To God, What Belongs to God—Ambrose & Valentinian (385)
In the spring of 385, Milan stood on the brink of anarchy. Valentinian, the fourteen-year-old Roman Emperor, was trying to seize control of a church called the Portian Basilica. Supported by his Arian1 court, he wanted to establish a heretical church. Yet in the face of peril, Bishop Ambrose would not give in; too much was at stake. He was willing to be martyred if necessary, but he would not give up a church to the emperor.2
Emperor Valentinian reigned for a number of years alongside his half-brother Gratian, whose basic beliefs were soundly Christian. But when Gratian died in 383, royal support for orthodoxy collapsed. Arians increasingly dominated Valentinian’s court, and eventually they goaded him into demanding the Portian Basilica.
Bishop Ambrose rebuffed him, so the emperor made another request—that he be given the newly built cathedral instead. Ambrose again refused, and on Palm Sunday, things came to the boiling point. As the bishop was celebrating the Eucharist in the cathedral, he heard that the emperor’s functionaries were installing imperial hangings in the basilica. Ambrose carried on with the service, but a group of protesters soon formed in the city square. They seized a passing Arian priest and would have killed him had not Ambrose intervened by sending several deacons and priests to save him.
That night the emperor fined and imprisoned many of the leading orthodox citizens. The next morning the faithful responded by occupying both the Portian Basilica and the cathedral. The military encircled the basilica, but Ambrose and his flock stood fast. Citing Mark 12:17: “Render to Caesar the things that are Caesar’s and to God the things that are God’s,” they insisted that the basilica was not one of “the things that are Caesar’s.” Soon even Valentinian's troops began joining the congregation in worship. Frustrated by the populace's defense of their bishop and the Church, the emperor withdrew his troops.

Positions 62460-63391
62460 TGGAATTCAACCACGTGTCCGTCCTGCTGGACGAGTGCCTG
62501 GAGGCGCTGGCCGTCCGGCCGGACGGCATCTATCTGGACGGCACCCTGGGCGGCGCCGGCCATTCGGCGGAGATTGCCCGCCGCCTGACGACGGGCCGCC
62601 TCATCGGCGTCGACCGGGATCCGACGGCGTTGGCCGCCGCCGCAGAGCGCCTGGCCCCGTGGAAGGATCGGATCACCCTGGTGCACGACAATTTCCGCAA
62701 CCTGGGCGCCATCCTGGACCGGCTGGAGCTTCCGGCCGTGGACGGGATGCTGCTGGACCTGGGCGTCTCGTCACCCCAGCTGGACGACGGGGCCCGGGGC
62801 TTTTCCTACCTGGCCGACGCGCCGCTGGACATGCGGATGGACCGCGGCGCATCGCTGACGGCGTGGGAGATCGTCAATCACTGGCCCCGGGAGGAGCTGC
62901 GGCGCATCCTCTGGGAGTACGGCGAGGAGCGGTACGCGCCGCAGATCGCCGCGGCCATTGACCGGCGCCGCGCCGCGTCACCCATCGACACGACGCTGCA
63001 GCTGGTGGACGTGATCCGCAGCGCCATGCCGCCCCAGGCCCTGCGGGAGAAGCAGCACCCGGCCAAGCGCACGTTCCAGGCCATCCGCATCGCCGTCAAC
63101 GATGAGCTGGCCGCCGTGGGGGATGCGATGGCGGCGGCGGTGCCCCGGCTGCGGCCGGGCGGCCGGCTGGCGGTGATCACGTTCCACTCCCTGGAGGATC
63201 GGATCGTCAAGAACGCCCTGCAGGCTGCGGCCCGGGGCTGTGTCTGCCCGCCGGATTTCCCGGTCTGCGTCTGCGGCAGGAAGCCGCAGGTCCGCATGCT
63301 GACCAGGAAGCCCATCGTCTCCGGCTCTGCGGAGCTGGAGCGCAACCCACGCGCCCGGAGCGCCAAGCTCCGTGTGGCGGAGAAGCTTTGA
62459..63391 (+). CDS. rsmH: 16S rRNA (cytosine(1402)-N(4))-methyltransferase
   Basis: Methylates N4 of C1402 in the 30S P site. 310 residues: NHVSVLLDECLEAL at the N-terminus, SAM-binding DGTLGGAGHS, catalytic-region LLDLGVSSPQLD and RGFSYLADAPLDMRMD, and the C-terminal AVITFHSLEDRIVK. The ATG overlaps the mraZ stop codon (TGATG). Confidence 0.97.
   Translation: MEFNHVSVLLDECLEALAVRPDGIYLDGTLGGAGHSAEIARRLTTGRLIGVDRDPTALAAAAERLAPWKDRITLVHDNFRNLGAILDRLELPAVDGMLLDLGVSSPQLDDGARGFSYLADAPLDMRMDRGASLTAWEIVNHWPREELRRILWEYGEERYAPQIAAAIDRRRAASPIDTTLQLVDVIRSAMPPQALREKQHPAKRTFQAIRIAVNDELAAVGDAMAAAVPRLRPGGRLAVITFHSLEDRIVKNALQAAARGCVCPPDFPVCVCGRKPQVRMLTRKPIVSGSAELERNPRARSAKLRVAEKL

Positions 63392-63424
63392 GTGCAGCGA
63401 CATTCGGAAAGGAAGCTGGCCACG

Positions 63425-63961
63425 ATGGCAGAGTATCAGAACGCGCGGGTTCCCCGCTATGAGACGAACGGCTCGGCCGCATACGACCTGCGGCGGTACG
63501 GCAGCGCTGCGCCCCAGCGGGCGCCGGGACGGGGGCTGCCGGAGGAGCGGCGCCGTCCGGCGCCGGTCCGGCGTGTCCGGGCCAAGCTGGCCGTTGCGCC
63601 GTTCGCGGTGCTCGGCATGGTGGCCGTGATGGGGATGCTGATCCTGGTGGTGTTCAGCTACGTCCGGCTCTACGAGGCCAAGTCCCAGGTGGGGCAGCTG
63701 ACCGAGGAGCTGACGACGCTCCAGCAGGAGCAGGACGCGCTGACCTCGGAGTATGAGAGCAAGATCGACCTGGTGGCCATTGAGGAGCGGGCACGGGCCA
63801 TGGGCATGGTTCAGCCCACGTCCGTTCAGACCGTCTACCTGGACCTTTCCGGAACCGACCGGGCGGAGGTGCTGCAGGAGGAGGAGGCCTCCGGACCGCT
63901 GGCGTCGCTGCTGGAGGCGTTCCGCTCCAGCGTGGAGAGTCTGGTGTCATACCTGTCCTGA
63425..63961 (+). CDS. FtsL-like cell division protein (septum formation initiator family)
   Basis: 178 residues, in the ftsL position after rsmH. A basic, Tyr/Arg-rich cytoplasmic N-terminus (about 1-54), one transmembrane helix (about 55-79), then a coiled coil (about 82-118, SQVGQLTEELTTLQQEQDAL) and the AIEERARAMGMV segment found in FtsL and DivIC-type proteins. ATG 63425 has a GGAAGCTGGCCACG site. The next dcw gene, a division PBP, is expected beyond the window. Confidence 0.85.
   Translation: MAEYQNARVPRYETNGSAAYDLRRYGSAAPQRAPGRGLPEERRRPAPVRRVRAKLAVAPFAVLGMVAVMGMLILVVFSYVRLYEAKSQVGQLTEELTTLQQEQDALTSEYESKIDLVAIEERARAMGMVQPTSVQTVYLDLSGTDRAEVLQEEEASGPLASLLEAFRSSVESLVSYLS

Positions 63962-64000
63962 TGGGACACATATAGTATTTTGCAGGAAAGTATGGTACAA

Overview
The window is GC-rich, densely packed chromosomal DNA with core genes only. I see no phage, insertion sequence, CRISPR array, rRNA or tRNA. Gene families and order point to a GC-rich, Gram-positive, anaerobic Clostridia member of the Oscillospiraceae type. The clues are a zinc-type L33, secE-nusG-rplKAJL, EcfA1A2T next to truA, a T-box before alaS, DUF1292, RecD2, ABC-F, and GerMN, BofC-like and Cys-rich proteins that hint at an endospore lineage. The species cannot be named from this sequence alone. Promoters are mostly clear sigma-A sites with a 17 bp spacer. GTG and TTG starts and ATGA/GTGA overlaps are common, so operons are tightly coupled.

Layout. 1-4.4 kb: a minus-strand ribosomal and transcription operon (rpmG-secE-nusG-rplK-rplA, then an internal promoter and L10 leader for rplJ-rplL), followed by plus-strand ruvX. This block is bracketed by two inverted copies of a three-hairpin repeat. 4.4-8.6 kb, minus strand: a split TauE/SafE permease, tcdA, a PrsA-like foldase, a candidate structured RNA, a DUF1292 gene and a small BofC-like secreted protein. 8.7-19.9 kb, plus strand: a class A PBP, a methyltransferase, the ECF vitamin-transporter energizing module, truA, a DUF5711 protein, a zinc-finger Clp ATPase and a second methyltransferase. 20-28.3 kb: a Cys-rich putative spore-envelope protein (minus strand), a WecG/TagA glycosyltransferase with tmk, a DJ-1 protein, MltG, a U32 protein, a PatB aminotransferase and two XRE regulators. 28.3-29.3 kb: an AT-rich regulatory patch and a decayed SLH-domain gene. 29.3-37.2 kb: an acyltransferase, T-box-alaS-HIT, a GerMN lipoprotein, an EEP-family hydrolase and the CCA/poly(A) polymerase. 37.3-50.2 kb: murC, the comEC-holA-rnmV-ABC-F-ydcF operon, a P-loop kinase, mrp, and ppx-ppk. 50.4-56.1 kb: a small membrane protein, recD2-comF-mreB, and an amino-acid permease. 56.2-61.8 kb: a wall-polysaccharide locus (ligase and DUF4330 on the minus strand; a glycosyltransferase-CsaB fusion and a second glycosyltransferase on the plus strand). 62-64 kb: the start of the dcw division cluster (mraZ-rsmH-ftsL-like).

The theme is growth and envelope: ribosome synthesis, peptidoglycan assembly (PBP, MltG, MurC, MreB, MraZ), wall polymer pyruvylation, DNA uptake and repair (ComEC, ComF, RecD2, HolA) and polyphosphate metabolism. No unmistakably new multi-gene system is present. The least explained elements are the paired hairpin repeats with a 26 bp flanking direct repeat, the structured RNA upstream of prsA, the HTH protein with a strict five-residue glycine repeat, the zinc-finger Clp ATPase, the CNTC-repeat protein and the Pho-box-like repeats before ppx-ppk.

Valentinian should have anticipated Ambrose’s resolve since this churchman had earlier excommunicated another emperor, Theodosius, for atrocious behavior in office. Bishop Ambrose did not take ecclesiastic prerogatives lightly. Neither should twenty-first-century Church leaders, whether the government sends in troops or mere bureaucrats.
God’s people must pick their battles; confrontation is not always the answer. But a Church which picks no battles, one which never finds confrontation the answer, is likely to be a puzzle, a disappointment, and an embarrassment to brothers and sisters in the fray and to “the great cloud of witnesses,” including Ambrose, who have gone before.
Arians denied the deity of Christ.
St. Ambrose, “Letter 61,” St. Ambrose's Letters 1-91, in The Fathers of the Church, vol. 26 (Washington, D.C.: The Catholic University of America, 1954), 365-375.